Stimulus reporting contains mistakes, groups say
Three Washington-based nonprofit organizations that have been tracking the American Recovery and Reinvestment Act (ARRA) say initial reporting data on the federal Web site Recovery.gov is deeply flawed. The groups, OMB Watch, Good Jobs First and the Economic Policy Institute, want the Obama administration to overhaul its jobs data system before releasing its first large set of data on Oct. 30.
Local and state governments, along with other recipients of ARRA funds, began reporting their use of the money on Oct. 10. The three groups say the quality of the initial data released last week was poor and awkward in its presentation on the Web site, and they are seeking to meet with officials at the Office of Management and Budget (OMB) and the Recovery Accountability and Transparency Board (Recovery Board) to discuss the problems they found. “Both the quality of the data and its awkward presentation preclude meaningful analysis by analysts, taxpayers or the news media,” said OMB Watch Executive Director Gary Bass. “The data must improve if the Recovery Act is to meet President Obama’s pledge of true transparency.”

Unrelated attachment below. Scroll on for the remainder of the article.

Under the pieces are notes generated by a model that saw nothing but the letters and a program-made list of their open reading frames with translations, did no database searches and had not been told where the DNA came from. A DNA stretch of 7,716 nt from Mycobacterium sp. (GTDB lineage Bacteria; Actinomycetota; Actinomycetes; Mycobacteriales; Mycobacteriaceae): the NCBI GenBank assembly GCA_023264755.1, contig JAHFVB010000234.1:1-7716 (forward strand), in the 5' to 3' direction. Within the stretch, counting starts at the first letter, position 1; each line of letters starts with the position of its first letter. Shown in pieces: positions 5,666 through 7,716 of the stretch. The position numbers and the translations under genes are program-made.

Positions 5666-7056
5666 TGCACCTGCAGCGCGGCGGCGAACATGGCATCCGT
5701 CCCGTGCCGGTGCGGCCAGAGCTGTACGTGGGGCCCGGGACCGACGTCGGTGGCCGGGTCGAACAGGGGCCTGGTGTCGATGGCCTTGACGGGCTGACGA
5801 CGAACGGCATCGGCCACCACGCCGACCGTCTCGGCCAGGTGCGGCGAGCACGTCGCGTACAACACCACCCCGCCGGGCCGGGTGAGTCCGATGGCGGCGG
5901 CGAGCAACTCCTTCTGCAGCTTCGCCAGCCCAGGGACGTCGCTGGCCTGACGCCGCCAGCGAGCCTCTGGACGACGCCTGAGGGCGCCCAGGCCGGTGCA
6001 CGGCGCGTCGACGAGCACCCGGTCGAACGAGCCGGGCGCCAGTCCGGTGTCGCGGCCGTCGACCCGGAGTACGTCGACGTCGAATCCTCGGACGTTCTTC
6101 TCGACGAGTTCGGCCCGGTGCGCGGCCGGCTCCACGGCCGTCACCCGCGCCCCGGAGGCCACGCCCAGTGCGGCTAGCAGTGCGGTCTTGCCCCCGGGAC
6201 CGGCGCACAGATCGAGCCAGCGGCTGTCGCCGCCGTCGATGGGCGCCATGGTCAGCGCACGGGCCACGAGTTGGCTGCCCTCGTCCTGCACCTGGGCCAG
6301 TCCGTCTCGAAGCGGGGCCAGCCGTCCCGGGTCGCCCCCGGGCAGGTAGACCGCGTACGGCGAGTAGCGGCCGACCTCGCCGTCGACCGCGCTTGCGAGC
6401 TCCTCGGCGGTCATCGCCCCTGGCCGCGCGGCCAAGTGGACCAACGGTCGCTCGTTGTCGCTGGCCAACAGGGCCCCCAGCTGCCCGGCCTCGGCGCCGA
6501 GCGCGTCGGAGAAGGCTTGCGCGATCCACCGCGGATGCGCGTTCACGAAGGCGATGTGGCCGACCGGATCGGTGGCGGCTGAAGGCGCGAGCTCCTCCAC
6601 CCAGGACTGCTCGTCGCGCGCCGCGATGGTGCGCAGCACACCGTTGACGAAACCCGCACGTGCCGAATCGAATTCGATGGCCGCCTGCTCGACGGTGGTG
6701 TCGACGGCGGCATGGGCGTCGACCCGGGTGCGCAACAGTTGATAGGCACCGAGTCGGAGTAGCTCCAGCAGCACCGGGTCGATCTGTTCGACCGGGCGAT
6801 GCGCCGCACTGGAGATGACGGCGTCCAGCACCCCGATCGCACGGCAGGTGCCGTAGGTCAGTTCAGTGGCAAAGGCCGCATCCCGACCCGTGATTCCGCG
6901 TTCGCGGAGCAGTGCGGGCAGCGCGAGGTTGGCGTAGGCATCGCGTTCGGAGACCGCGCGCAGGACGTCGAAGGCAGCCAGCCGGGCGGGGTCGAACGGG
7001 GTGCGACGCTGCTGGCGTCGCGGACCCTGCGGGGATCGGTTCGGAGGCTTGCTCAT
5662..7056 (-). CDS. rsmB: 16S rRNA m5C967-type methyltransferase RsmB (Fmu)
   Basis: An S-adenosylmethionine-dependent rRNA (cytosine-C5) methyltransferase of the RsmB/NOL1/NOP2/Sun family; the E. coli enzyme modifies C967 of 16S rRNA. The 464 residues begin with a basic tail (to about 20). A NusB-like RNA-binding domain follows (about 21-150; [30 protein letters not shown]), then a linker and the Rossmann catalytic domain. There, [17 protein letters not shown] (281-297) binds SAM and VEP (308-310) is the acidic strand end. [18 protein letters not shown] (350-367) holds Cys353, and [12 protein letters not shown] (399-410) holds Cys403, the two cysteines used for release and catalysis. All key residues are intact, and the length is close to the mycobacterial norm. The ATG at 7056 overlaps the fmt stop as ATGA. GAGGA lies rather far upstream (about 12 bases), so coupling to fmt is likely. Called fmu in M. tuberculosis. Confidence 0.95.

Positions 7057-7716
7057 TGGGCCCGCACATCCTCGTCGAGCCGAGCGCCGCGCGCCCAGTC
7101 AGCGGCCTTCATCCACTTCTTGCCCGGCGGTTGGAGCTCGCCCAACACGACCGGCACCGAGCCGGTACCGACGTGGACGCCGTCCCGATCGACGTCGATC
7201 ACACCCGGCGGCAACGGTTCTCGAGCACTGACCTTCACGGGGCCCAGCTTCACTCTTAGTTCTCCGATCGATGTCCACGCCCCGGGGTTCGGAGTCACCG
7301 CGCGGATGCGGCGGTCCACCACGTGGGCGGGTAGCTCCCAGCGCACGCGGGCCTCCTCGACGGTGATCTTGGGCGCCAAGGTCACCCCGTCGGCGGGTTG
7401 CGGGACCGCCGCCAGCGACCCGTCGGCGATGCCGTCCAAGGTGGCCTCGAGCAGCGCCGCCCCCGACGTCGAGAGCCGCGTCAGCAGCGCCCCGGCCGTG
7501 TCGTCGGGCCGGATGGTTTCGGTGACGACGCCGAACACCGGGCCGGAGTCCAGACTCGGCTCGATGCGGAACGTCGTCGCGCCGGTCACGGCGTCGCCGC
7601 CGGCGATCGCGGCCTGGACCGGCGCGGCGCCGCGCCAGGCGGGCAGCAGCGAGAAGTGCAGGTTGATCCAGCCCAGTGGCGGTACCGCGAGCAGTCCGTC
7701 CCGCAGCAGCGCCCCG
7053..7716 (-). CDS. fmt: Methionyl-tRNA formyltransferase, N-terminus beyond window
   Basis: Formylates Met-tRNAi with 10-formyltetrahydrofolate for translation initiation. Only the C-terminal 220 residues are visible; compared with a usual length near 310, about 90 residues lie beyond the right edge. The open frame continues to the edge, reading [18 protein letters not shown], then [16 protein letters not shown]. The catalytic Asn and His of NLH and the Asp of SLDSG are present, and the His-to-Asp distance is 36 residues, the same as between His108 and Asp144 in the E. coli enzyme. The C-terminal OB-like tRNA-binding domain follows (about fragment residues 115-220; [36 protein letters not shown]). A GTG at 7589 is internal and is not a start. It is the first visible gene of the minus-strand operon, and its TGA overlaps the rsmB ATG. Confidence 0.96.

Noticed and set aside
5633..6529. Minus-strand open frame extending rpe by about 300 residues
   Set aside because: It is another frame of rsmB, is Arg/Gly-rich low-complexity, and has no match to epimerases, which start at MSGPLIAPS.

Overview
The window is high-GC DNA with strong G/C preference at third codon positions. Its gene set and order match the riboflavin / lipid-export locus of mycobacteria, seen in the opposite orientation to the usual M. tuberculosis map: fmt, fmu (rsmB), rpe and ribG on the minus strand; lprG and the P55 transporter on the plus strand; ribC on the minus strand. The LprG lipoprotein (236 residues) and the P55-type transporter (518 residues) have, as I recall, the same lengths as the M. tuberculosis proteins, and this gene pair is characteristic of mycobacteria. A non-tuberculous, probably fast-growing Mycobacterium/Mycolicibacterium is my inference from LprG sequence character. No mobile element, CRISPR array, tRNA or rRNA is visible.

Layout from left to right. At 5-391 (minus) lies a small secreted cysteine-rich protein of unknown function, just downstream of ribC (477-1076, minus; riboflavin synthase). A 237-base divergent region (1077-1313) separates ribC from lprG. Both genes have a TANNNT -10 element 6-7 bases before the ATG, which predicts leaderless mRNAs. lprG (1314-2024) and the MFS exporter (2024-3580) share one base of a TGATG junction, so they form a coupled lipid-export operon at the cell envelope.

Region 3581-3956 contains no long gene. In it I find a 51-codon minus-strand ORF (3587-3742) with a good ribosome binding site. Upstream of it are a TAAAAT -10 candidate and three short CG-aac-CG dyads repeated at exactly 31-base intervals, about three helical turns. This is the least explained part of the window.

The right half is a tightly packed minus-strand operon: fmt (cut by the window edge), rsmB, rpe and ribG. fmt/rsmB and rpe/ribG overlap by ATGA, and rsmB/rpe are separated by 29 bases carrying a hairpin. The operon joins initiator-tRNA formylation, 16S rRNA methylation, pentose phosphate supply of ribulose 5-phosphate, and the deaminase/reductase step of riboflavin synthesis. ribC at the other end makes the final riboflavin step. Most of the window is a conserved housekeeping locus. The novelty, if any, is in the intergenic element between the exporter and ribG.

In particular, the groups say, reporting inconsistencies preclude a comparison of job creation across contractors. Further, job totals likely will be too low and not comparable across states. Estimates of the “cost” of jobs — either in aggregate or for individual contractors — will be inaccurate and misleading as well. The three groups will urge federal officials to improve systems to catch obvious data errors, revise the way downloads are structured to reduce the number of downloads needed to form a national analysis and to issue new guidance covering the remaining seven quarterly reports to make reporting more uniform and reliable.
In a statement to the media, the Recovery Board said the government expected mistakes in the initial reporting and is working to correct them. Those corrections are shown in some of the data available at Recovery.gov. View more information on the three groups’ problems with the reporting process.
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